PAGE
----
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Chris Rock's Rob Petrie

Ali LeRoi, who grew up loving 'The Dick Van Dyke Show,' delights in his life as a head writer.

October 25, 2005|Maria Elena Fernandez | Times Staff Writer

Ali LeRoi is a strapping man with long dreadlocks that go down his back and a contagious laugh that makes his eyes disappear. So why does the co-creator of "Everybody Hates Chris" and Chris Rock's longtime writing and producing partner insist that he is Dick Van Dyke?

LeRoi grew up in Chicago in the 1960s, the kind of kid who liked to lie at the foot of his mother's bed on Saturday nights to catch "The Carol Burnett Show." He always loved comedy, and another favorite was "The Dick Van Dyke Show" -- the classic sitcom about the head writer of a TV series, his family and his crew -- which LeRoi watched in afternoon reruns. If there was such a thing as a typical black kid in his neighborhood, LeRoi wasn't it.

"I started watching comedy eons ago, and it was all about Harvey Korman and Lyle Waggoner," said LeRoi, referring to two of Burnett's regulars during a recent lunch break in his Paramount lot office. "When everybody was into Richard Pryor, I was into George Carlin."

In 1997 Rock hired LeRoi and his then writing partner, Lance Crouther, to write for "The Chris Rock Show" on HBO. A husband and father of two, LeRoi found himself living out his own version of "The Dick Van Dyke Show" with Rock as Alan Brady, and co-writers Wanda Sykes as Buddy Sorell and Crouther as Sally Rogers.

"And I was Dick Van Dyke," he said. "I had a wife and a couple of kids and we lived in New Jersey at the time and it was a weird thing that happened. I'm actually that guy."

And he still is, in a way. The man who founded the eccentric and successful Mary Wong sketch group when he was in high school and later toured with Bernie Mac as a stand-up is in charge of one of the fall season's few breakout hits. "Everybody Hates Chris" is loosely autobiographical, but it's not just Rock's story of growing up in the Bedford-Stuyvesant neighborhood of Brooklyn that the show portrays. There's a lot from LeRoi's life too, from Rochelle, the mother with a special brand of tough love, to young Chris' friendship with a white boy.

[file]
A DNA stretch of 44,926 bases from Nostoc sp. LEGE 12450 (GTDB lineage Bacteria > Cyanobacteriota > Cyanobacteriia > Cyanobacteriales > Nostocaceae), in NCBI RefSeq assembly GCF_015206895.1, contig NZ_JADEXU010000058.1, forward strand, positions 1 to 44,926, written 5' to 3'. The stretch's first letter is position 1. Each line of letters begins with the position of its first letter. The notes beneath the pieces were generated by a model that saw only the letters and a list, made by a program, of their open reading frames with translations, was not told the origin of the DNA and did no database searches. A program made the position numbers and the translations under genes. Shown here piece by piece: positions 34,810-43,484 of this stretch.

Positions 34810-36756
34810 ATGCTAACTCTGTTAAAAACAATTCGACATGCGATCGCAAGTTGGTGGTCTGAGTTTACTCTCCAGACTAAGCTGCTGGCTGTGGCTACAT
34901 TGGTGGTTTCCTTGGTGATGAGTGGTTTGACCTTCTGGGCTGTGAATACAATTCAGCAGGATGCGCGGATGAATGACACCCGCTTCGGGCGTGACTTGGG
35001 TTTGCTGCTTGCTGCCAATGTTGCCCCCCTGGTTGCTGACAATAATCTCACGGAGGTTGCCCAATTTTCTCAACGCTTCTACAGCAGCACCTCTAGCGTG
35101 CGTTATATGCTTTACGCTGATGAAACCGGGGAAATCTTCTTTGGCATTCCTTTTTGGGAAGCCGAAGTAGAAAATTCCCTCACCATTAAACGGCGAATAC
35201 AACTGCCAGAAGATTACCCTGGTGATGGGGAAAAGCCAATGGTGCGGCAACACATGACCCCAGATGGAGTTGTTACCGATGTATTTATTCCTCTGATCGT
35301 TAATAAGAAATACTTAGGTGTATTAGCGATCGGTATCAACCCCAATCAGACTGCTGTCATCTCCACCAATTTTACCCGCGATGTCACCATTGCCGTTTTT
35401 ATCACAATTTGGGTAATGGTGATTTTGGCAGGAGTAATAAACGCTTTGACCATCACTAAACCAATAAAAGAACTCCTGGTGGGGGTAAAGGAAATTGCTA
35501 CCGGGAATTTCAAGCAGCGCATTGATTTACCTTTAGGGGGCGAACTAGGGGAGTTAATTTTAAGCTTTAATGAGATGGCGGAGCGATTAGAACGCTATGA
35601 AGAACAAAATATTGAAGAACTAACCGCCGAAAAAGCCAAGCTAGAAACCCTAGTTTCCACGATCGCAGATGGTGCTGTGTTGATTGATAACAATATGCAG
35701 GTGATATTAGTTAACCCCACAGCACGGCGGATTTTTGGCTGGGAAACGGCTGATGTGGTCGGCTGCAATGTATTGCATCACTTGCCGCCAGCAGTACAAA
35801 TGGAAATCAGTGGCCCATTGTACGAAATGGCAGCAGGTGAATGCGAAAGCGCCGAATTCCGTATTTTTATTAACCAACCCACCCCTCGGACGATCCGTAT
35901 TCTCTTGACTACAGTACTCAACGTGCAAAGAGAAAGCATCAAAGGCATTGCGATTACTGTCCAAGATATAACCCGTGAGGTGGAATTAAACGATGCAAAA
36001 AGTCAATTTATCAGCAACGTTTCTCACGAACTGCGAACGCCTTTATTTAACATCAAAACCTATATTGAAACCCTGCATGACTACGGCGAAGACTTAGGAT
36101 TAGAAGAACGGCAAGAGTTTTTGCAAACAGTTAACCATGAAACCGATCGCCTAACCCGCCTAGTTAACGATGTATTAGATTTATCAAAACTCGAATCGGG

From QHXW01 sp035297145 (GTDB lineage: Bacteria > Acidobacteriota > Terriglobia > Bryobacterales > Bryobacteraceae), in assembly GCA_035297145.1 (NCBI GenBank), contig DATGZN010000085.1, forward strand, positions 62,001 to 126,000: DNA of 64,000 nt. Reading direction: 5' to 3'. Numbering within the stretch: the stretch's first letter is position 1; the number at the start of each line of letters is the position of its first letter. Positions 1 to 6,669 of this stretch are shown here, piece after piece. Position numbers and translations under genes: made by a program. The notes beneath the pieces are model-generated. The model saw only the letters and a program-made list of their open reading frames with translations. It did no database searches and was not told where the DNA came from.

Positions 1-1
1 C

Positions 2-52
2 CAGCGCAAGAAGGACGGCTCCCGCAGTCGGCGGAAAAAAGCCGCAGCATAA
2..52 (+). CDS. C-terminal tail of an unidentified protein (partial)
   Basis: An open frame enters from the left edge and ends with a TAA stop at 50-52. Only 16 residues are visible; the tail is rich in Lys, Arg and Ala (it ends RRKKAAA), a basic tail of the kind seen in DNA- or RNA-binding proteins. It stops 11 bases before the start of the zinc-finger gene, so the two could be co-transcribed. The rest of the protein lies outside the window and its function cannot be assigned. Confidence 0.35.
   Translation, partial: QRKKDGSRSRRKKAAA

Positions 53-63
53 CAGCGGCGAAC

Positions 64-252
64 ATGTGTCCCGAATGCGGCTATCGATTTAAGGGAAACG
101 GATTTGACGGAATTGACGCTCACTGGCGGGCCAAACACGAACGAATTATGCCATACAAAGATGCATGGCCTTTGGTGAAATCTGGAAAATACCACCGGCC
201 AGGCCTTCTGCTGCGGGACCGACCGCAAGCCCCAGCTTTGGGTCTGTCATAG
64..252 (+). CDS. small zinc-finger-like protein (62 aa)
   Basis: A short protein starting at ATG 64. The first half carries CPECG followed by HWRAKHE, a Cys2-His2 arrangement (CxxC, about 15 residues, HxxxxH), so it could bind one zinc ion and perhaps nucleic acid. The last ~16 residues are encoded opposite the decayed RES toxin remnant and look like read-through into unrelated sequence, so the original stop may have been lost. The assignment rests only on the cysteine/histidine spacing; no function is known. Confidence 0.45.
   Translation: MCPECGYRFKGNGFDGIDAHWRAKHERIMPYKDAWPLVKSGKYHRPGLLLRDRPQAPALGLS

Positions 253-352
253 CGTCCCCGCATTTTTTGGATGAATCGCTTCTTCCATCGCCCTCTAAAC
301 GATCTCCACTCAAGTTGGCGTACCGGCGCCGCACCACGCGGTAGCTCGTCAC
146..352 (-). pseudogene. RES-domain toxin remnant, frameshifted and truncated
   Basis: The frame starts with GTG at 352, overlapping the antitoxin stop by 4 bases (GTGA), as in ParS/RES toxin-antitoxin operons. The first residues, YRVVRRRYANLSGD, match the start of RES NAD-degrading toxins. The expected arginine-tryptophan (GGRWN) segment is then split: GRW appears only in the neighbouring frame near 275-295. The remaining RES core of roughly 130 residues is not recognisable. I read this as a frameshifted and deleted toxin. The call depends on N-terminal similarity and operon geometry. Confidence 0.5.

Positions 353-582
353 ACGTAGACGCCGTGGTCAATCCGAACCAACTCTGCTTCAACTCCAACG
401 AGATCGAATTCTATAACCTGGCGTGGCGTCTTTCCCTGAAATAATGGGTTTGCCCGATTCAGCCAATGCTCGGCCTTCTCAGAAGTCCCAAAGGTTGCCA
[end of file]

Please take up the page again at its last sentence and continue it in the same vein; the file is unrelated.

LeRoi, 43, has made a life out of telling jokes. One of the most influential African American comedic voices in the country, he has written material for Rock, Mac and Orlando Jones among others, but enjoys staying behind the scenes; his lines are better known than his name.

"The weird thing about being a comedian and having a comedian's mind is that you don't know why you see the world differently," LeRoi said. "A few of us are fortunate enough to understand that there's actually a way you can go make money and continue to be that person. Other people just have to shut up and behave themselves."

On "Everybody Hates Chris," LeRoi is happiest calling the shots on the set and managing the writers and crew.

"There are people who want to be in front of the audience, you can't stop them from being in front of a crowd," LeRoi said. "And I enjoy it but I didn't need it. Some people need that sort of attention. Martin [Lawrence] needs it. Bernie Mac needs it. Chris Rock needs it.... I actually preferred and needed to be in control or have control over the product.... I'd rather be the David Kelley of comedy than Eddie Murphy. I'm more suited to it."

Complementary talents

LeRoi's knack for unconventional comedy led him in the early '90s to Rock, a young stand-up comic who was also working the New York club scene.

"Mary Wong was the black equivalent of Monty Python," said Reggie Hudlin, president of BET and director of the "Everybody Hates Chris" pilot. "They were just brilliant conceptual geniuses. And Chris was becoming a brilliant public enemy of stand-up comics. So you had a group of guys from Chicago and another guy from Brooklyn, working different comedy, but both being very innovative and very cutting edge."

After Rock became famous for his stint on "Saturday Night Live" and his HBO special, "Bring the Pain," he got a deal for his own HBO show, and he called LeRoi and Crouther to join the writing team, which also included Sykes.

"It just seemed like a really great match to me because they complemented each other in that they could convey the travails of being an intelligent black person with an eclectic sensibility," Hudlin said. "To love U2 and Ludacris equally, that's not everybody. But Chris and Ali were both that kind of person. They both understood what the working class was and at the same time had a refined sensibility."

LeRoi, who was writing for Mac and opening for him, attempted to do both jobs at the same time, but eventually left the road to focus on writing. In four seasons, "The Chris Rock Show" garnered five Emmy nominations and one win. "Out of all the writers, Ali and Chris tended to gravitate toward each other more because I think Ali is really great at executing other people's ideas, and he has great ideas of his own," Crouther said. "Ali is really a facilitator. He makes stuff happen....And Chris is very opinionated and Ali is good at being able to counter some of Chris' opinions and offer different opinions."

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